What if RDR2 Arthur Morgan was a Call Center Representative?
Over the holiday break two life changing events happened to me. First, my girlfriend bought me Red Dead Redemption 2 and second, I started working at Five9. If you are not aware of Red Dead Redemption 2 or haven’t heard of Five9, let me give you a high-level review.
Red Dead Redemption 2 is an action-adventure role player game set in the old-West. Developed by Rockstar Games, it is a digital experience you cannot miss this year. The story is centered around a character named Arthur Morgan, and his dedication to the Dutch Van der Linde gang, his survival through the declining world of the outlaw and the simple premise of telling people to “Calm Down!”.
Net net. I am a true fan of the game. Steve Marin, David Kunkler, Christian Cantemessa, Ted Carson, Joshua Bass, Daren Bader, Nick Trifunovic, Dan Houser, Michael Unsworth and the many others who put this game together did a phonemical job. Nice work!
Five9 on the other hand is not a western. It’s not even a video game. Well, it kind of is. If you replace moving out West to moving to the cloud and consider the gamification releases scheduled later this year, then I suppose there are some similarities.
For those that don’t know, Five9 is a cloud contact center software solution that provides a flexible, easy to configure and deploy, cloud-based contact center solution. The platform gives users an integrated end-to-end experience that empowers your customer care agent to have more personalized conversations with customers.
So… How does this relate to working at Five9? I know - this is the question everyone is asking.
After doing my homework on Five9, grabbing a ham sandwich and watching as Arthurs moral meter gradually declined to the point of no return (the moral meter is a gauge on how criminal or honorable Arthur becomes throughout the game), I started to wonder what if Arthur Morgan was a call center agent and how could Five9 help improve his moral meter? Could Arthur ever recover and become an upstanding citizen like Jim Milton in the epilogue? Let’s take a sample call to show how and where Five9 could help improve Arthur’s moral meter.
Caller: Hello. My name is Joe Kelley and I am having an issue with my washing machine
Arthur: “Lennyyyyy!!!! Lennnnay!!”
Caller: No! My name is Joe. Don’t you have my information up?
Arthur: “Hey there mister!””
Caller: Okay…. Again, do you have my account information up? I am having a problem with my washing machine. Can you help? For some reason the rinse cycle is running for over an hour. It doesn’t seem normal.
Arthur: "WHINE WHINE WHINE"
Caller: Excuse me? That is no way to talk to a customer. I would like to speak to your manager.
Arthur: “Calm Down!”
Caller: Hangs up
Arthur: “That didn't go very smoothly…”
As you can see, Arthur needs a lot of help in how he talks to customers and fields his calls. And as such, Five9 has solutions to help.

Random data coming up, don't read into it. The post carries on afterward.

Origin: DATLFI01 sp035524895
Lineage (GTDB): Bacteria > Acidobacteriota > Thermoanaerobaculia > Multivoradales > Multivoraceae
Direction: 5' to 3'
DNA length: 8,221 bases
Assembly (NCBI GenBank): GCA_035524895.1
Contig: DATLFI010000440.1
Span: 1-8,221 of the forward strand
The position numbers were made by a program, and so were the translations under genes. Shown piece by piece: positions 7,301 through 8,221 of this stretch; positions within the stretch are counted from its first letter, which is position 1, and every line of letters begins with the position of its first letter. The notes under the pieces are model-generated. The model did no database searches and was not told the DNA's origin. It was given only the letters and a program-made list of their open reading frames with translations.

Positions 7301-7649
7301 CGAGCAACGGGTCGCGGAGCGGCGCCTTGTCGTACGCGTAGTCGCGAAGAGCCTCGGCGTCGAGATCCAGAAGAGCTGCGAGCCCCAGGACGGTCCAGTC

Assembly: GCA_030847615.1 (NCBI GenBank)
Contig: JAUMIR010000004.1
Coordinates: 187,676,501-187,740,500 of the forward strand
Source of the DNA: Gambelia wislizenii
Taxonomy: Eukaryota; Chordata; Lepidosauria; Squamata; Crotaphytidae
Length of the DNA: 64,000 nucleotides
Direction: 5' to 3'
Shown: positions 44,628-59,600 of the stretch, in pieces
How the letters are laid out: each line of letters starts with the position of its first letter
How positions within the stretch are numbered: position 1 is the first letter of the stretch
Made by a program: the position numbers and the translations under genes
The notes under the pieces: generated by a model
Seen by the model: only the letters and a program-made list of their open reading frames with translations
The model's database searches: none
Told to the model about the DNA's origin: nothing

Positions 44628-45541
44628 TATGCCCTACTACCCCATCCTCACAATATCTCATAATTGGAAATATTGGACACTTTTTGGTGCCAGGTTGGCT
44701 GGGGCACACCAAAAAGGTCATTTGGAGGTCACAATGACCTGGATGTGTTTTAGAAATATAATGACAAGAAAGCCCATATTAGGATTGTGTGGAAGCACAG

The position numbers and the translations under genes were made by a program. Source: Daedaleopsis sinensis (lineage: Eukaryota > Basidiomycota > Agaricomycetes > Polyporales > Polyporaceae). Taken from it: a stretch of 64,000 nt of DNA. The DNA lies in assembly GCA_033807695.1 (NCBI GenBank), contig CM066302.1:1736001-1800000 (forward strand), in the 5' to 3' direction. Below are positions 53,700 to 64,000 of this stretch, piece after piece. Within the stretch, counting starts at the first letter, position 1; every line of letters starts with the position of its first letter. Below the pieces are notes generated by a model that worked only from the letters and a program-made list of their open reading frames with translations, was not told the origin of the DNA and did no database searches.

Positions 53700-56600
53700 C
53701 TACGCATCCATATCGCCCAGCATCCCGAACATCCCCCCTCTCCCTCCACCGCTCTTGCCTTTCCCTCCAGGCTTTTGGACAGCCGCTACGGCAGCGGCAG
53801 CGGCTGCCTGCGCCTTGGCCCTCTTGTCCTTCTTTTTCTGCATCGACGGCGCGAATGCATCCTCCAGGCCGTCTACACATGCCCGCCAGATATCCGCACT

Computer Telephony Integration (CTI)
If Arthur had been using Five9 CTI or “screen pops,” he could have started the conversation correctly and not called the customer by the wrong name. As soon as Arthur connected with Joe, his information would have been on screen from his company’s CRM platform for him to reference and edit. The result is higher efficiency and more effective customer support interactions.
Similar to Arthur’s moral meter, Five9 has been working on performance dashboards that not only benefit the agent, but allow the supervisor to step in when calls are escalated. With Five9 performance dashboards, Arthur and his manager can create a call script that would have helped Arthur tailor the conversation to meet the customer’s needs. Without the dashboards, Arthur and his manager will need to review the call recording, which will likely show Arthur’s moral meter in the red.
Five9 Genius and AI
Although AI is in its infancy, it’s a pretty cool development and something our CEO, Rowan Trollope, describes as a way Five9 allows human agents to do what human do best. To talk to people on a personal basis showing compassion and empathy. He did a great interview with theCube where he says:
“…We're able to predict the answers to the questions from customers. We're able to predict those things really quickly. So that's a sort of a mastery. The machines can help with mastery. They can help with being able to answer every question instantly. Or know the best thing to say to a customer at any given time. But what machines can't do, is empathy. Humans are the ones that have to bring the heart.”
If Arthur had access to the customer’s information and order history, he would of had a better sense of who the customer was and what he was calling about. This would have allowed him to spend more time on “bringing the heart” to the situation – rather than trying to route the call or ask the customer repeat questions.
Overall it has been a pretty interesting last few months… or as Arthur would say, “It has been an interesting past few months.” I have learned a lot about the contact center space and believe there is tremendous opportunity. I have also, sad to say, finished Red Dead. I can’t say I have completed it as I still have much to do in my compendium… and I look forward to crossing off everything on the list.
Also, check us out at Enterprise Connect this year.